“We pointed out that we were students and we didn’t really know what we were doing, but they seemed really unfazed. That project is now finished.”

The two storeys of Hideaway House are linked by a finely crafted steel staircase composed of slender steel rods and floating timber treads. Image:  Jonathon Donnelly

Those clients gave the studio more than just their first commission; they also suggested its name.

“We were over at their house one night having dinner and wondering about what we were going to name ourselves,” Jennifer recalls. “Our client sent us an email the next day and said, ‘What about Trias?’”

The term “trias” relates to the Vitruvian Triad – the idea that architecture is founded on the three principles of firmitas, utilitas and vernustas, or solid, useful and beautiful.

“We translated it in our own terms to mean solid, simple and beautiful,” Jennifer says. “So that’s the framework through which we pursue our practice.”

Following the success of their first competition win, the studio has continued to participate and win local and international competitions. Trias was one of the winners of a competition to design pop-up glamping cabins in Wales; it was runner up in the NSW Government’s Missing Middle Design Competition; and it was named one of seven winners of the Queensland Government’s Density and Diversity Done Well design competition. The latter two competitions sought ideas for medium-density housing in the suburbs.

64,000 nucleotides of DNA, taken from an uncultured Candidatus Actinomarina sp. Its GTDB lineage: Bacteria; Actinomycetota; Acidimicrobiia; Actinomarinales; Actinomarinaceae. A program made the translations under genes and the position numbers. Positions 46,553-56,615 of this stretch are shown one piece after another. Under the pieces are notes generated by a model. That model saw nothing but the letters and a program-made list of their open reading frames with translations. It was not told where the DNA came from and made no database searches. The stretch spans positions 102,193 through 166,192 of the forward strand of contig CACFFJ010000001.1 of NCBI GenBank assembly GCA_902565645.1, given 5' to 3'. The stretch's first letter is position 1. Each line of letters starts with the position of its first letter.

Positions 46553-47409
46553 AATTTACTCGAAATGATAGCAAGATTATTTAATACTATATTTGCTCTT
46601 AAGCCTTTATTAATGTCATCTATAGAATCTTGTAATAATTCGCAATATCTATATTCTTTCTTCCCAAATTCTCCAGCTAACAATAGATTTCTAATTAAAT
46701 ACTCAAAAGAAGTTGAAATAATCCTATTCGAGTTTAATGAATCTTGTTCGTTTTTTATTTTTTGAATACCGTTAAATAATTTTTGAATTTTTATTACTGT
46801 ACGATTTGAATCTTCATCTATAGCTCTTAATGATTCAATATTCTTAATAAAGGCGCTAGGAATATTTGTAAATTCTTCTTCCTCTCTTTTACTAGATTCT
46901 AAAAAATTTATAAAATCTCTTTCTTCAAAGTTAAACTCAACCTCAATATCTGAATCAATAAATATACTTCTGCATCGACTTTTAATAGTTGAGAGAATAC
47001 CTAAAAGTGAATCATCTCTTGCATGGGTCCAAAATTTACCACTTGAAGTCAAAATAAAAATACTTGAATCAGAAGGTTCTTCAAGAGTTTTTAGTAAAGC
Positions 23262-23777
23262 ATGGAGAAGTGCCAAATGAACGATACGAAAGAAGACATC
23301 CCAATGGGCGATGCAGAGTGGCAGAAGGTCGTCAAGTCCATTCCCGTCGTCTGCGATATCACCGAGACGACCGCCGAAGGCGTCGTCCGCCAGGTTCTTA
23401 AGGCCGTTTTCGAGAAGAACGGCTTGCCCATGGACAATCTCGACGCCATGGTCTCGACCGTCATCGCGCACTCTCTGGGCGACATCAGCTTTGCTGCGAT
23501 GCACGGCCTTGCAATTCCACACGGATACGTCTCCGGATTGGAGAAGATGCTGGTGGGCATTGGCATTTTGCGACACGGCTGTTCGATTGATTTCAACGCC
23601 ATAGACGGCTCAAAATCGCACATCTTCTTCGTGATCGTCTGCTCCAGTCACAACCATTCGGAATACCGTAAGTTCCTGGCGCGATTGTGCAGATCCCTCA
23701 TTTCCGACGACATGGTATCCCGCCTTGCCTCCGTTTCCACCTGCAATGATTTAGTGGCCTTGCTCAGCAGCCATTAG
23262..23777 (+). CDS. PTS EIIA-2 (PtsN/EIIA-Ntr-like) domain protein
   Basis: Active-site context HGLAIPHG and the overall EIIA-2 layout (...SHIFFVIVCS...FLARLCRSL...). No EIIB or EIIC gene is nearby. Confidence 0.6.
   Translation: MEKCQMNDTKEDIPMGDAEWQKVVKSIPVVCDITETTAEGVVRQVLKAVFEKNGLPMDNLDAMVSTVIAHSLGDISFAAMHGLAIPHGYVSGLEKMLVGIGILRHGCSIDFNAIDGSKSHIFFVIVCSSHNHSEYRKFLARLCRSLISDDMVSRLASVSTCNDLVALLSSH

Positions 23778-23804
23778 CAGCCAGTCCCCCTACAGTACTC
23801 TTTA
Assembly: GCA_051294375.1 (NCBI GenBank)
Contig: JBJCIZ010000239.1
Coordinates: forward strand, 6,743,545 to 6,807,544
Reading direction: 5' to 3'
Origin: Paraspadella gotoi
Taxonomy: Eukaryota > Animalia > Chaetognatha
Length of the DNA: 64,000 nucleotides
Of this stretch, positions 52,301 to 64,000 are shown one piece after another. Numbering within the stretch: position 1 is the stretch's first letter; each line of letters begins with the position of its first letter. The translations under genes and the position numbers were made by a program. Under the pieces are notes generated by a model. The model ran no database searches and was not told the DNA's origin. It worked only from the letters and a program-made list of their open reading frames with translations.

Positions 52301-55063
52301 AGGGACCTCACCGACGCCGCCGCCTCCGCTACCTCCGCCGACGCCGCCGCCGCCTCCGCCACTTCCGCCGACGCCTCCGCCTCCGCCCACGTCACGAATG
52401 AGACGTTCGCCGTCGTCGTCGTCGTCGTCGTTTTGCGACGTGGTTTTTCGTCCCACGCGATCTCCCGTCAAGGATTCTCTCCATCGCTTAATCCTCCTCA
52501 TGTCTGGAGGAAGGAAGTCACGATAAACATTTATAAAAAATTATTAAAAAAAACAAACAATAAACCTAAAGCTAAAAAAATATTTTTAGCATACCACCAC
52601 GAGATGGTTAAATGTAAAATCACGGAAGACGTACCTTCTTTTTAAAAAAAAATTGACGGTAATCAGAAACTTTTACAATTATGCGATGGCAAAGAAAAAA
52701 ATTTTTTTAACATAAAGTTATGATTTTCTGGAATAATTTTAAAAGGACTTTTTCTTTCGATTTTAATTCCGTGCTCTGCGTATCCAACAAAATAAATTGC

Slate Cabin, a writer’s retreat in Wales, is a reductive black box anchored to the ground, providing protection and respite to visitors.  Image:  Jonathon Donnelly

“We tend to do competitions that revolve around these questions of living or housing and particularly how we’re expanding and developing our cities and suburbs,” Jennifer says. “They’re really important questions to our practice so we find competitions are fantastic ways to explore, interrogate and mull over those questions.”

Through its work, the studio also explores ways of “living with less and being smart about the way we develop.” For example, the recently completed Hideaway House, a retreat in Sydney’s Blue Mountains, is a project that “transforms an underused attic space into a series of bright and liveable rooms,” through which it allowed the studio to continue its “investigation into the potentials that are latent within existing structures.”

As for the future, Casey says, “We would really love to do more that addresses issues of density and how we live in our cities in Australia.

“For all of us, we struggle with living in Sydney in terms of housing affordability and so do some of our friends and family. For me especially, to be able to live in a communal development where I can share a garden with my mum, that would be awesome. I’d love that so much! And if we can make that happen, even better.”

Jennifer adds, “We have this idea of doing a [sustainable housing] development like The Commons [by Breathe Architecture] but rather than being an apartment-based typology, it will be more like a tiny house or small house typology. That’s the Trias dream!”